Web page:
Below Normal February Temperatures for most of Continental US; Will Return
What seems to be the winter that won’t give up in Southern Manitoba has not only been persistent in the Canadian Prairies, but also a good chunk of the United States. The central and eastern half of the US has been fairly consistent in staying below normal in February thanks to a persistent trough on the east coast and ridge over the west coast. Consequently, a northwest flow in the upper levels of the atmosphere has established itself over the Northern US Plains and Midwest and, as a result, Arctic highs were continuously helped down into the region. Interestingly enough, central North America has been one of the only regions in the world to experience below normal temperatures in February.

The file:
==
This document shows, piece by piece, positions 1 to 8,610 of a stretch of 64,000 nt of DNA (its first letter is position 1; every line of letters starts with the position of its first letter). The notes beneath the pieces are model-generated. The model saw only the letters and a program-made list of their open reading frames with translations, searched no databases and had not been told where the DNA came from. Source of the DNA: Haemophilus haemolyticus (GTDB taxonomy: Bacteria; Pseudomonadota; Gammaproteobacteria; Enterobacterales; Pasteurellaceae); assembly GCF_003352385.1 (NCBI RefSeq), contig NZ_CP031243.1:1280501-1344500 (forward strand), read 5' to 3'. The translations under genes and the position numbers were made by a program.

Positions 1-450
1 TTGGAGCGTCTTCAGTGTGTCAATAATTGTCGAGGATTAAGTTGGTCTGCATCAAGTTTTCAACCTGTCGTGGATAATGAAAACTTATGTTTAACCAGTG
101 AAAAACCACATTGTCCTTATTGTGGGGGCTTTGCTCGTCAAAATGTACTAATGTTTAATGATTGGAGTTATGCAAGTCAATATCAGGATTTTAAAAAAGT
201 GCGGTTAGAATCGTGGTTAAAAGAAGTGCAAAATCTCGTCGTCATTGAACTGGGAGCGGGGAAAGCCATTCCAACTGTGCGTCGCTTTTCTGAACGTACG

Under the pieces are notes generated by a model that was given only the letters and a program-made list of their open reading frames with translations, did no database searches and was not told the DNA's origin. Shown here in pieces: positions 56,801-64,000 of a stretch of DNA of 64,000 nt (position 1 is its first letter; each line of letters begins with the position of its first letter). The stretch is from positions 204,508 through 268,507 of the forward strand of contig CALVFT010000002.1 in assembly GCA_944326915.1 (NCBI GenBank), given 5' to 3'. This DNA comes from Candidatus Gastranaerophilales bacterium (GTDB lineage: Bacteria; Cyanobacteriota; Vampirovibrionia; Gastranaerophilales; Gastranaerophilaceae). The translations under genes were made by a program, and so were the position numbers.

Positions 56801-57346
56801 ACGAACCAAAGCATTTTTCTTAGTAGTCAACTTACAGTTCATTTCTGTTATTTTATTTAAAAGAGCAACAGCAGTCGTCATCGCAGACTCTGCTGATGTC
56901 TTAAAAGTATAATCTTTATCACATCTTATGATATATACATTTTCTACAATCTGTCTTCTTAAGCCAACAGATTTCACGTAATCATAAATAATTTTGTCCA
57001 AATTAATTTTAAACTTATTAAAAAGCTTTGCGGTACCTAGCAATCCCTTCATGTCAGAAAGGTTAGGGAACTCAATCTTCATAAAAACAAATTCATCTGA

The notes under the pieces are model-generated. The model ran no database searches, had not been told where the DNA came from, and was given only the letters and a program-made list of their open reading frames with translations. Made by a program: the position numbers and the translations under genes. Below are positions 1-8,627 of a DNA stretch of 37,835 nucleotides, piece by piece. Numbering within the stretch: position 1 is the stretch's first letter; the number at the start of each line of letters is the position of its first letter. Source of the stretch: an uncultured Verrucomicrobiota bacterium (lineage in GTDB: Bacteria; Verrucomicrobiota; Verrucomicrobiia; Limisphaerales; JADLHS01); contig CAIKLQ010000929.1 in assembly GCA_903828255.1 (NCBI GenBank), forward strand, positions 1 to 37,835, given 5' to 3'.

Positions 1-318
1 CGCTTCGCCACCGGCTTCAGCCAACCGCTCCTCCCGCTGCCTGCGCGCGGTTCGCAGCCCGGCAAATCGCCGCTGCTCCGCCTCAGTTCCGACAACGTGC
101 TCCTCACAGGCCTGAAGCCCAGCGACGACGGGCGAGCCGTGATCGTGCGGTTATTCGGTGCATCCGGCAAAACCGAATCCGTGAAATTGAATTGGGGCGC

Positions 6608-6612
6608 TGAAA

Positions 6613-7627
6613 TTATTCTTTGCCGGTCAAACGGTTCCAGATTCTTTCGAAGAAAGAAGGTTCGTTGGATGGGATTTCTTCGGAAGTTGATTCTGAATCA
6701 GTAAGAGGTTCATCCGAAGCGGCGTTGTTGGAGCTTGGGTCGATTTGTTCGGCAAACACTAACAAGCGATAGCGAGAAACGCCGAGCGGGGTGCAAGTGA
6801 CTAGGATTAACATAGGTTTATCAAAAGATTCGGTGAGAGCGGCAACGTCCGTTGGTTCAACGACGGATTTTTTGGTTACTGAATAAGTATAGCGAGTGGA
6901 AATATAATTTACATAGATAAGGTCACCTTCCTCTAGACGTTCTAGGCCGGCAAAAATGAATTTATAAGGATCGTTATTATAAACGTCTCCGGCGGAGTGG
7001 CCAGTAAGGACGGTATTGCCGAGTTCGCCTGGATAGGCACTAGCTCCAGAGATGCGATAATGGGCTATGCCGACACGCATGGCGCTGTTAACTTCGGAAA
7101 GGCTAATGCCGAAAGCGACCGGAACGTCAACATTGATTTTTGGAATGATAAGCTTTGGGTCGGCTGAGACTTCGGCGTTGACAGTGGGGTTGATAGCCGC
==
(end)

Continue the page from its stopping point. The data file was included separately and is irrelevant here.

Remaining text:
The pattern, which has not shifted around much this winter, has caused extremes to occur not only temperature-wise but also precipitation wise. The problem is that with the ridge staying put over the area systems have trouble making their way into the region and instead diverted further north. California continues to experience severe to exceptional drought – the highest level of drought, as per the US Drought Monitor. Consequences might not be immediate but could spell trouble once the wildfire season rolls around, and when water reserves literally start to run dry in the state. Currently, about 60% of the state is considered to have an above average risk for wildfires due to the drought, according to NICC.
Sunday night into early next week yet another blast of Arctic air is expected to infiltrate across a good chunk of the United States. In addition to this cold blast, models are showing a potent Nor’easter Tuesday-Wednesday next week blasting through the Northeast US and Atlantic Canada which could drop significant amounts of snow. However, there is a glimmer of hope for the central United States as most models are in agreement that temperatures late next week into next weekend will be either bounce back to normal or slightly above normal.